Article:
The opinion of the court was delivered by: WEINER
This matter comes before this Court on a Petition for Review of an Order by the Referee in Bankruptcy in which the Referee enjoined the Pennsylvania Lumbermens Mutual Insurance Company (hereinafter Lumbermens) from cancelling fire insurance policies covering the properties of Merritt Lumber Co., Inc., the debtor. The background of this matter is as follows:
The debtor, a retail lumber and millwork company, had filed a Petition for an Arrangement under Chapter XI of the Bankruptcy Act. Receivers were appointed by this Court and have continued the debtor's business. Lumbermens was, at the time of the filing of the said petition by the debtor, the insurance company that insured the inventory and buildings of the debtor from fire and other perils. Lumbermens specializes in insuring retail lumber businesses. On November 19, 1970, the insurer sent written notices to the debtor advising them of the cancellation of the policies, effective December 21, 1970. The cancellation notice was in full accord with the cancellation provision in the policy which provision is valid under Pennsylvania law. See 40 Purdons § 636.
Upon receiving the notice of cancellation, the receivers filed a petition to compel Lumbermens to continue insurance coverage on the real and personal property of the debtor. A hearing was held before the Referee in Bankruptcy, Russell L. Hiller. Testimony, which was uncontradicted, was presented by the receivers to the Referee which established that the insurance policies were in full force and effect at the time of the filing of the Chapter XI proceedings and that the cancellation notices were sent solely because the debtor filed a petition under Chapter XI; that the receivers were not able to place this insurance with any other insurance company and that unless there was a valid fire insurance coverage the receivers would not be able to continue operation of the debtor's business. The receivers have been able, at all times, to pay the insurance premiums as they become due. Lumbermens relied solely on the provision in the insurance policy that permits either party to unilaterally cancel by giving the other thirty (30) days written notice.
The pivotal question involved is whether, in the course of a Chapter XI proceeding, the Bankruptcy Court has the jurisdiction to enjoin an insurance carrier in Pennsylvania from cancelling a standard fire insurance policy which was issued to the insured prior to the proceedings. Section 2a (15) of the Bankruptcy Act provides that the courts of bankruptcy shall have the jurisdiction to:
"Make such orders, issue such process, and enter such judgments, in addition to those specifically provided for, as may be necessary for the enforcement of the provisions of this Act. . . ."
The provisions of § 2a (15) are applicable to Chapter XI proceedings. 8 Collier on Bankruptcy P 3.23 r.3 (14th ed. 1969). Injunctions may be issued, when necessary, to prevent the defeat or impairment of the jurisdiction of the bankruptcy court, to enforce the provisions of the Act, and to effect the object of the proceedings free from interference. 8 Collier on Bankruptcy P 3.23 at 276 (14th ed. 1969).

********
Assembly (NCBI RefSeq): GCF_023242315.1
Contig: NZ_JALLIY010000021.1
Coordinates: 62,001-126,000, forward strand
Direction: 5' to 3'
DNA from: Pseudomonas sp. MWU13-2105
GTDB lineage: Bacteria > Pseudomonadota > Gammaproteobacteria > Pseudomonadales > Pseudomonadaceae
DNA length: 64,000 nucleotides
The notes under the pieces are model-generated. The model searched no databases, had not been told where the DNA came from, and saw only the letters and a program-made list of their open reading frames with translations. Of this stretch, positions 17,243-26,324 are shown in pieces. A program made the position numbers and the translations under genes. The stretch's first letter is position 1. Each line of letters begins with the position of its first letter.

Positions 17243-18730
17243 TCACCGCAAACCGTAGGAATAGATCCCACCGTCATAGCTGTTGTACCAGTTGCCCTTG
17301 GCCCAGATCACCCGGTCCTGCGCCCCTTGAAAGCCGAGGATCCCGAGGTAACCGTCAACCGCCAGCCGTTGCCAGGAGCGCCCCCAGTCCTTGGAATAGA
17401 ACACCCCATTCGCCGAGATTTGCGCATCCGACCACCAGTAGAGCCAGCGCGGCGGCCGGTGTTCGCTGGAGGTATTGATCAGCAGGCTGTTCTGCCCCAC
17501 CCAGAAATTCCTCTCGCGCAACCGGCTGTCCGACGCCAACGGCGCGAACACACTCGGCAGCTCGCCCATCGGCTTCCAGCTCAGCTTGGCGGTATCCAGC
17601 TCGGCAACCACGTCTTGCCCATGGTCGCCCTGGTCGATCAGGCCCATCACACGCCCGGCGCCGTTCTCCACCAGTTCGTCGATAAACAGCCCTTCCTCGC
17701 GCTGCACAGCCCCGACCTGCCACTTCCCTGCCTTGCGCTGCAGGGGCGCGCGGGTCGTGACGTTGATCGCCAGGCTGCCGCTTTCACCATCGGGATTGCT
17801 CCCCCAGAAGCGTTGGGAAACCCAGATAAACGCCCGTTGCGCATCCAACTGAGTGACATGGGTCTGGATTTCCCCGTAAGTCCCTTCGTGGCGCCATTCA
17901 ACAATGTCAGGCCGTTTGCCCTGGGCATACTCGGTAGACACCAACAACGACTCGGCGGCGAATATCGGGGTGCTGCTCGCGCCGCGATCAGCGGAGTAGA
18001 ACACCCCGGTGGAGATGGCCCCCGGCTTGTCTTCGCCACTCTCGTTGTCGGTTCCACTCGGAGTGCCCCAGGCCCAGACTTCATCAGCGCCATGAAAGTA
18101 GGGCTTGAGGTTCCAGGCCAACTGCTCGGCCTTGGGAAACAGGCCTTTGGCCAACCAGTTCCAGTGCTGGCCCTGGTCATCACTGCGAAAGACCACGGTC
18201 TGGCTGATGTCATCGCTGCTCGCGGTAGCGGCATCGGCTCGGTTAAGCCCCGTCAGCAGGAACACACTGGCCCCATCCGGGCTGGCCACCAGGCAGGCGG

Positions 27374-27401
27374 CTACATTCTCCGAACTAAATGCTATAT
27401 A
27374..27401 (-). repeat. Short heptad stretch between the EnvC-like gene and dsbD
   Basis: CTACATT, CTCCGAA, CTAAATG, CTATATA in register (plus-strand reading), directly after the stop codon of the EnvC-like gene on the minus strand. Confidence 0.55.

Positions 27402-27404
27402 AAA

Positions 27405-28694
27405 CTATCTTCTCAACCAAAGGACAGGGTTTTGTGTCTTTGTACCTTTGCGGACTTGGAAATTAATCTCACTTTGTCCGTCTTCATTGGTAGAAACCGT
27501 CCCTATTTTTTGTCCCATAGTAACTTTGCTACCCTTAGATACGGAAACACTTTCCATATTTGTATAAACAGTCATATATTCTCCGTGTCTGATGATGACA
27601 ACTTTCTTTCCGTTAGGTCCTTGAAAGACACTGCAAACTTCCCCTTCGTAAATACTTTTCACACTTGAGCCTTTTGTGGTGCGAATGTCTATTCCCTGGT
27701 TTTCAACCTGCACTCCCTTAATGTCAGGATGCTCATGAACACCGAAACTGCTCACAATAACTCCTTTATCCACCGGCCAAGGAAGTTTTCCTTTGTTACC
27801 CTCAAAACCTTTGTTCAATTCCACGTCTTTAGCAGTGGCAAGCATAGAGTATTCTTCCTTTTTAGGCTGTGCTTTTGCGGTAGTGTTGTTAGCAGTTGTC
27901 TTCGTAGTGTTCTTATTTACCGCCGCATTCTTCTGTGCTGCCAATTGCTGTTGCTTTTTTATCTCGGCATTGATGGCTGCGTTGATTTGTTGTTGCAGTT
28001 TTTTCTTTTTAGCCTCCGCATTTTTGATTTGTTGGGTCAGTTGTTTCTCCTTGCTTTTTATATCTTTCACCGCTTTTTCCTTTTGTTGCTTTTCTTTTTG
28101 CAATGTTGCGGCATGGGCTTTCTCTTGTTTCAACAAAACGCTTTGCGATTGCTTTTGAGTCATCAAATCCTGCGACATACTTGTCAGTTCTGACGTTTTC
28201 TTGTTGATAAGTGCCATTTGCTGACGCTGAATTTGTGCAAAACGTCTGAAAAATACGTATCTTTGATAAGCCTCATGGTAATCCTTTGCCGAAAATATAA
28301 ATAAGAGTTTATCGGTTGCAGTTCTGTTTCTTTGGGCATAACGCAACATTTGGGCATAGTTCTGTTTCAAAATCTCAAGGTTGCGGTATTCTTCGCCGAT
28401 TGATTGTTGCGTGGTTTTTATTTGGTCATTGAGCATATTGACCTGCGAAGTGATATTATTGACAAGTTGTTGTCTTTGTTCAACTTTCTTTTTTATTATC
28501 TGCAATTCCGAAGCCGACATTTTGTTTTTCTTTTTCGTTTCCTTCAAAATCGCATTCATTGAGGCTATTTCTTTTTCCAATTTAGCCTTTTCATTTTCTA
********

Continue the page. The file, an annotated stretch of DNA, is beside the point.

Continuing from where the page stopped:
The very purpose of a reorganization proceeding, as contrasted to a straight bankruptcy, is the preservation of the going-concern value of the business of the debtor. Application of Realty Associates Securities Corporation, 58 F. Supp. 220 (S.D.N.Y. 1945). 6 Collier on Bankruptcy P 4.04 at 746 (14th ed. 1969). The testimony produced at the hearing before the Referee was that if insurance was not available, the receivers would not be able to obtain merchandise from creditors and they would not be able to continue the operation of debtor's business.
The case of In Re Rosenbaum Corp., 13 F. Supp. 601 (N.D. Ill. 1935) is analogous. There a contractual relationship existed between the debtor, a commodities trading corporation and the Chicago Board of Trade, with which the debtor was registered. A valid regulation of the Board stated that when any member fails to meet its engagements, or becomes insolvent, such member shall be suspended. Upon the institution of the bankruptcy proceeding the Board took action to suspend the debtor in accordance with the rules of its membership contract. Such a suspension would significantly impair the ability of the debtor to reorganize its affairs. The court granted an injunction stating:
"I have said that the property right of the members of the Board is a right subject to the qualifications of the contract by which they became members. That is true, but it is also true that a bankruptcy court may, when it is necessary for the proper administration of the estate of a bankrupt or debtor, interfere to prevent the enforcement of rights growing out of contract. . . . And I believe that this court has power to restrain the Board from suspending the registered members of the debtor arbitrarily, or on insufficient evidence although the Supreme Court of Illinois has held that the sufficiency of the evidence to authorize the expulsion of a member may not be inquired into by the courts ". Id. at page 604-605.
We are in full accord with the reasoning and result of this case. cf. In Re Lustron Corp., 184 F.2d 789 (7th Cir. 1950), cert. den. F.F.C. v. Lustron, 340 U.S. 946, 71 S. Ct. 531, 95 L. Ed. 682 (1951). In the present matter, the relief requested by petitioner would effectively destroy the value of the business of the debtor. Therefore, it is our conclusion that the order of the referee was correctly granted.
(1) The petition for review is ...